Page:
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The understanding of the fixation of mutations within human tissues and their subsequent clonal expansion is a considerable problem, of which little is known. We have previously shown that nononcogenic mutations in the mitochondrial genome occur in one of a number of morphologically normal colonic crypt stem cells, the progeny of which later occupy the whole crypt. We propose that these wholly mutated crypts then clonally expand by crypt fission, where each crypt divides into two mutated daughter crypts. Here we show that (i) mutated crypts in the process of fission share the same mutated mitochondrial genotype not present in neighboring cytochrome c oxidase-positive crypts (the odds of this being a random event are >or=2.48 x 10(9):1); (ii) neighboring mutated crypts have the same genotype, which is different from adjacent cytochrome c oxidase-positive crypts; (iii) mutated crypts are clustered together throughout the colon; and (iv) patches of cytochrome c oxidase-deficient crypts increase in size with age. We thus demonstrate definitively that crypt fission is the mechanism by which mutations spread in the normal human colon. This has important implications for the biology of the normal adult human colon and possibly for the growth and spread of colorectal neoplasms.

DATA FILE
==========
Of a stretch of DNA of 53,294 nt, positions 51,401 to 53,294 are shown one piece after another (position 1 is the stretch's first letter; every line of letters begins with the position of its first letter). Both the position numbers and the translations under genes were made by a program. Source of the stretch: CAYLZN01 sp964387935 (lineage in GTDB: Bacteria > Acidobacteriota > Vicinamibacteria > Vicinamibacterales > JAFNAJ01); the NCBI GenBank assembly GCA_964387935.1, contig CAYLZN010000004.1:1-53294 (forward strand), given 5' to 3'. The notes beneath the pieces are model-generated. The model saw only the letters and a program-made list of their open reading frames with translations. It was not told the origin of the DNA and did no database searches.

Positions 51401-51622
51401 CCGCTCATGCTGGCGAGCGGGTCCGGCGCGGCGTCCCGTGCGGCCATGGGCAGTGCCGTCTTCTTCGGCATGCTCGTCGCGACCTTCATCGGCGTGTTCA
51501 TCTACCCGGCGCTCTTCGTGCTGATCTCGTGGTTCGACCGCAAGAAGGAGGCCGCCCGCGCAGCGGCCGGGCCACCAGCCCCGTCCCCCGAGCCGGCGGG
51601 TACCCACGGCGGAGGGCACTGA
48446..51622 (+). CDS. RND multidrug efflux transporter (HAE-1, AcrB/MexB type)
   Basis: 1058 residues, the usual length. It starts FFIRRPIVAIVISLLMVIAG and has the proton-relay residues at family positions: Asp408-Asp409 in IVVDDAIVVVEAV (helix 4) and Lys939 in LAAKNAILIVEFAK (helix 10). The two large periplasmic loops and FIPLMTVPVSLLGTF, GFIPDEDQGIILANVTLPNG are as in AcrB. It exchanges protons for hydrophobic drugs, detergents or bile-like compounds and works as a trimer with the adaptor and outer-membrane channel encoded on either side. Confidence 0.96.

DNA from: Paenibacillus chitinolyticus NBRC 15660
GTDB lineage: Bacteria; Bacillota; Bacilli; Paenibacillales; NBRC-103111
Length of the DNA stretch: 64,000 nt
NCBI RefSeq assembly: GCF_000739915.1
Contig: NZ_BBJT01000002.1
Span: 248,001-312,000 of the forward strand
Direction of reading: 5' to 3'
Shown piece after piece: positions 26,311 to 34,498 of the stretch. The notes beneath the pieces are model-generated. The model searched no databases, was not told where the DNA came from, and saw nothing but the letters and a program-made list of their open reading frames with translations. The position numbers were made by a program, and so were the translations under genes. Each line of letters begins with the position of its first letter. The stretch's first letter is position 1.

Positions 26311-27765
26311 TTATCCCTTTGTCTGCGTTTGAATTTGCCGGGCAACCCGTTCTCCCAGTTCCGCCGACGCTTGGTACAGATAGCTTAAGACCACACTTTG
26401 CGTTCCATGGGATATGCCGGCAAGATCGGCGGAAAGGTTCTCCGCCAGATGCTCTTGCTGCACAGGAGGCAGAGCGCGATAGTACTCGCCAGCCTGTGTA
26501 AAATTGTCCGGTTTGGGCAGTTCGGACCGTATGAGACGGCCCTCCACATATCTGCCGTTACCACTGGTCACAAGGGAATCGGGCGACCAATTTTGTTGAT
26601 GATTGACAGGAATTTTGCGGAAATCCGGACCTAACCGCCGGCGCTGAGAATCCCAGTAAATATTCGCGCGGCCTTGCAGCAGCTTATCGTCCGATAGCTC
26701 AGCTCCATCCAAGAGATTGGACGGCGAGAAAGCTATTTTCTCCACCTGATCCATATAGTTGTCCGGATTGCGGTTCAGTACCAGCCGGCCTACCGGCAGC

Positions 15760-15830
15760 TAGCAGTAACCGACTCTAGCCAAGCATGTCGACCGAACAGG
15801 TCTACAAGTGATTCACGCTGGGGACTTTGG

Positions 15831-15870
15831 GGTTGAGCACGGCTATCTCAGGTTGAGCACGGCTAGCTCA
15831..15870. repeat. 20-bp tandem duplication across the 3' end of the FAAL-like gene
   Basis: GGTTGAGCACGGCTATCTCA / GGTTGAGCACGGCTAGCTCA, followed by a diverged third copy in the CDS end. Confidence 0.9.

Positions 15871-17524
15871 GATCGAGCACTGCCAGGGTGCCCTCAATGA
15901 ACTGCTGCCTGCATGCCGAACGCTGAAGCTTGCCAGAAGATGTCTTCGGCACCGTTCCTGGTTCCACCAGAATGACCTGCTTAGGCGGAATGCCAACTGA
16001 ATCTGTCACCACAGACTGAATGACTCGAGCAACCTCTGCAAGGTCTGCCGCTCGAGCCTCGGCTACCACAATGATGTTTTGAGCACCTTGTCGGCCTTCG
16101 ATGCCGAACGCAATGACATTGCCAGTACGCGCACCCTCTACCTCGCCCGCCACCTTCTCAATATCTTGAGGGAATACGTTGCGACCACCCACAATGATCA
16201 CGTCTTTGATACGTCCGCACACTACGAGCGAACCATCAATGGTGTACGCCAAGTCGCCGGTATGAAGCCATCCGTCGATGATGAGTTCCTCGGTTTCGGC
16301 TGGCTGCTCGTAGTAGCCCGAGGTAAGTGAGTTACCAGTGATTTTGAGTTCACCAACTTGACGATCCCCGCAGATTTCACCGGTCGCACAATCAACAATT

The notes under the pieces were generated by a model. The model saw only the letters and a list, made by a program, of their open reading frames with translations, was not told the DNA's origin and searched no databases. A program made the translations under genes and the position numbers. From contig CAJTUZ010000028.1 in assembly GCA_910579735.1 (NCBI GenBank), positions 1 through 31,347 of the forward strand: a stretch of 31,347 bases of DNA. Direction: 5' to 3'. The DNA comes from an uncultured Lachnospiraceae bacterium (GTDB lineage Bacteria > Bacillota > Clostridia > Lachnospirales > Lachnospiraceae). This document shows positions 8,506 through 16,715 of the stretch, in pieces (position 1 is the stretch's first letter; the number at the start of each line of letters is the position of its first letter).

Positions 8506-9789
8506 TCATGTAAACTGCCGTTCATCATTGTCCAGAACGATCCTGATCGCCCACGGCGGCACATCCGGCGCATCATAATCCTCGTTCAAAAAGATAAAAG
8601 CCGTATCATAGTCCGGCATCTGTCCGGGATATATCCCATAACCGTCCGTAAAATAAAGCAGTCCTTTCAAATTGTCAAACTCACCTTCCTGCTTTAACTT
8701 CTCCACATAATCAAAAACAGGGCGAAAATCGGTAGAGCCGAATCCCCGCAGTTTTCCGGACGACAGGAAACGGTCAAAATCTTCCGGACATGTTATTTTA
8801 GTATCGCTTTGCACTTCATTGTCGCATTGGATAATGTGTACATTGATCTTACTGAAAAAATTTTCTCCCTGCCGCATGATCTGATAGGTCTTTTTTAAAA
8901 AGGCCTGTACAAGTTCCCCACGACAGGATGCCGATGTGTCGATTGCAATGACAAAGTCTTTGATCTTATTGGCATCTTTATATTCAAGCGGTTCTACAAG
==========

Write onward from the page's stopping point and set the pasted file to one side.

Original publication




Journal article


Proc Natl Acad Sci U S A

Publication Date





714 - 719


Adult, Aged, Aged, 80 and over, Cell Division, Cell Proliferation, Cellular Senescence, Clone Cells, Colon, DNA, Mitochondrial, Humans, Intestinal Mucosa, Middle Aged, Mitochondria, Point Mutation, Sequence Analysis, DNA, Stem Cells